Unlike the question of where babies come from, this question is appropriate in the workplace. And, it is important for employees to understand the answer to this question. Paychecks may be written under the name of their employer, but the employer is really not the source of the paycheck. As employers we are merely passing money through from our client to our employee. Without our clients, there would be no way to make payroll. For that matter, there would be no need to have a payroll. As the owners of the company, my partner and I are ecstatic when we get a new case, when the client goes for the best option we suggest, and when we are overloaded with work and have to work long days or even weekends. We know, as described slightly differently in another blog, that we have to feast when we can. Employees however, have not always understood this and have failed to understand that they have more bosses than just the 2 of us. Like the company owners/partners, the employees have many bosses to keep happy. And, while it is obvious to me who makes payroll possible, employees should never lose sight of the source of that paycheck. Whether your company sells products or services, it is the customers or clients who do so. In our service business world, it is sometimes even more complicated in that our attorney clients are often hired by corporations or insurance companies and the funds we get come through the attorney to us from these other entities. It seems complicated, but it as simple as following the money to know who you have to please. And, we like to please our clients with good service and solid results!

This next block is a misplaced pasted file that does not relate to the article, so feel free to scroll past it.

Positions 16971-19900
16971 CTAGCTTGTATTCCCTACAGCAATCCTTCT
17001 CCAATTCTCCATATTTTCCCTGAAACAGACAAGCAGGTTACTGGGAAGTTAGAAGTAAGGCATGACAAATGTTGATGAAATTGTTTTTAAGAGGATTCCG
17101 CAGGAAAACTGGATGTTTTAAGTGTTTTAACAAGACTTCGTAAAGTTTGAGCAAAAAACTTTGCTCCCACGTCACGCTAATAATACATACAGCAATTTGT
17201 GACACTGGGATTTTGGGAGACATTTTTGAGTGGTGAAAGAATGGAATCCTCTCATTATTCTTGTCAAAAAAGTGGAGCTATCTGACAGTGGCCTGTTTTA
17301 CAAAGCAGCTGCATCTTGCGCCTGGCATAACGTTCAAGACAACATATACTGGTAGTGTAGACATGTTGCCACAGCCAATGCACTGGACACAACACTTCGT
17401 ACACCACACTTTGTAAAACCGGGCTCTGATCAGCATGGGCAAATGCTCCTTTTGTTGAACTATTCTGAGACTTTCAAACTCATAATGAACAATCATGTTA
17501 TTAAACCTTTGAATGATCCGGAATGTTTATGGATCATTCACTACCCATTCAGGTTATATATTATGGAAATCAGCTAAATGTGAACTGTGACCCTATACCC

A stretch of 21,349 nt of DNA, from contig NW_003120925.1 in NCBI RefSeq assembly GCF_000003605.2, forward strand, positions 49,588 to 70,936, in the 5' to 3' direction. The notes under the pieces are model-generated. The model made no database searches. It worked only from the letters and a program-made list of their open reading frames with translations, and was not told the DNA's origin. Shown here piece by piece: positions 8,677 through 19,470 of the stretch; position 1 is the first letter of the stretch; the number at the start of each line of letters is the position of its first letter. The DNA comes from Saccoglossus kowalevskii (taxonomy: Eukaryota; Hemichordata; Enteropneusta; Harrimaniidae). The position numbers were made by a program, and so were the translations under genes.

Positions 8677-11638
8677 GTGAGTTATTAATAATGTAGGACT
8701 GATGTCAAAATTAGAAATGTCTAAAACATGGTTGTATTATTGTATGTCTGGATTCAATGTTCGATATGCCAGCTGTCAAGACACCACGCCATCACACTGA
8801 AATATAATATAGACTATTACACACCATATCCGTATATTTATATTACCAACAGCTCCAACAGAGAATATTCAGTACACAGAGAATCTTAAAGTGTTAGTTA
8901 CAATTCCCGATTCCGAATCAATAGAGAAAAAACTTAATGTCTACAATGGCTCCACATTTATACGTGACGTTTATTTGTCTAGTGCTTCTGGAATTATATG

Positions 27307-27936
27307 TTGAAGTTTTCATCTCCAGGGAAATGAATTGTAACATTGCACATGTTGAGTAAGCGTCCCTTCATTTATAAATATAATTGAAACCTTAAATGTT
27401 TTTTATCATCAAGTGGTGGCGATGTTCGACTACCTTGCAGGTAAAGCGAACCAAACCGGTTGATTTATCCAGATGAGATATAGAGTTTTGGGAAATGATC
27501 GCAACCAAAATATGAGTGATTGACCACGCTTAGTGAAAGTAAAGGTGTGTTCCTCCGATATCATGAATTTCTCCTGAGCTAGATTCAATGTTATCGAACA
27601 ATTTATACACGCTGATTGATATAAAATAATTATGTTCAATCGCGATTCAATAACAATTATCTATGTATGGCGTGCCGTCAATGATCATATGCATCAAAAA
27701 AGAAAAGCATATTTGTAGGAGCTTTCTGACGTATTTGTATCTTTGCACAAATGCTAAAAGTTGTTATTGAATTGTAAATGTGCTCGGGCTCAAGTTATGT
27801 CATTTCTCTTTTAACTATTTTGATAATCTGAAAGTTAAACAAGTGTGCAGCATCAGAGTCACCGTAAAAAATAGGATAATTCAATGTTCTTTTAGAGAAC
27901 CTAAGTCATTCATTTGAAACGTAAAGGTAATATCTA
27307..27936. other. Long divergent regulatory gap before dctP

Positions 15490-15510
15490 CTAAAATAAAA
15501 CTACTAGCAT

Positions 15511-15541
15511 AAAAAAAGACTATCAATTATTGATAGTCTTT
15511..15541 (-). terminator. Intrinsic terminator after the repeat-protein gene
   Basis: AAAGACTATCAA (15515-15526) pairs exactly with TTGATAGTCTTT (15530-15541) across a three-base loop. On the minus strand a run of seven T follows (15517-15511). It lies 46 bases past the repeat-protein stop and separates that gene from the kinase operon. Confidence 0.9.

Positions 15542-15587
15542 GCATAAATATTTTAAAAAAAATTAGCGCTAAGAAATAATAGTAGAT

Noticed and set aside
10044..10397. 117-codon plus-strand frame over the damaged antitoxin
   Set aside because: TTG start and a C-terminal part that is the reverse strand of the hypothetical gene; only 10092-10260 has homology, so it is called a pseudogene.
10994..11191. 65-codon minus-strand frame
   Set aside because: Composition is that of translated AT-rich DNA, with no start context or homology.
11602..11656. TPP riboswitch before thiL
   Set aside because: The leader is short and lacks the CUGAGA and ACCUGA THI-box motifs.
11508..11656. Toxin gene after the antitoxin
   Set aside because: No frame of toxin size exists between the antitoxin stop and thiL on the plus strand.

In the same way in which money does not grow on trees, paychecks do not get distributed to employees by some magical force. Instead, in a service based business such as mine, someone has worked very diligently to convince a client to retain the company for work that will result in all of the company’s employees being paid. In the small “mom and pop” company I co-own with my spouse, it is I who generates almost 100% of our company’s revenue. As a result, I never take for granted the paychecks my partner writes to our employees; the paychecks are made possible only because a client has trusted in my expertise enough to pay my company, allowing my partner (who handles all of the business related details) to pay everyone who works for us. When a client decides not to retain us; when a civil case settles or a criminal case is resolved prior to the completion of our work; when a client decides to scale back the magnitude of a research project; or when other factors outside our control yield less revenue than we expect, many of our employees have wrongly believed this is a good thing, in that they do not have to work as hard as everyone anticipated. Our employees’ lack of comprehension about the source of their paychecks is unfathomable to my partner and me. For us, it is blatantly obvious that, if we do not get paid for the work we do, we will be unable to pay the employees for the work they do. Other than the revenue we generate from working for our clients, there is no money for anyone or anything, to the point that we would, as a corporation, cease to exist if we did not eventually obtain payment for our services from someone. When someone is merely collecting a paycheck that is the same regardless of the effort he/she puts into the job, regardless of how much revenue the company is earning, etc., one’s paycheck can be taken for granted. But, when someone is the sole source of revenue for everyone else who works at the company, she/he will quickly learn to appreciate every dollar paid by every client. That’s why a copy of the first check we received, to retain us on case #00001, is framed and prominently displayed in our office as a constant reminder that our money is earned as a result of lots of hard work and perseverance.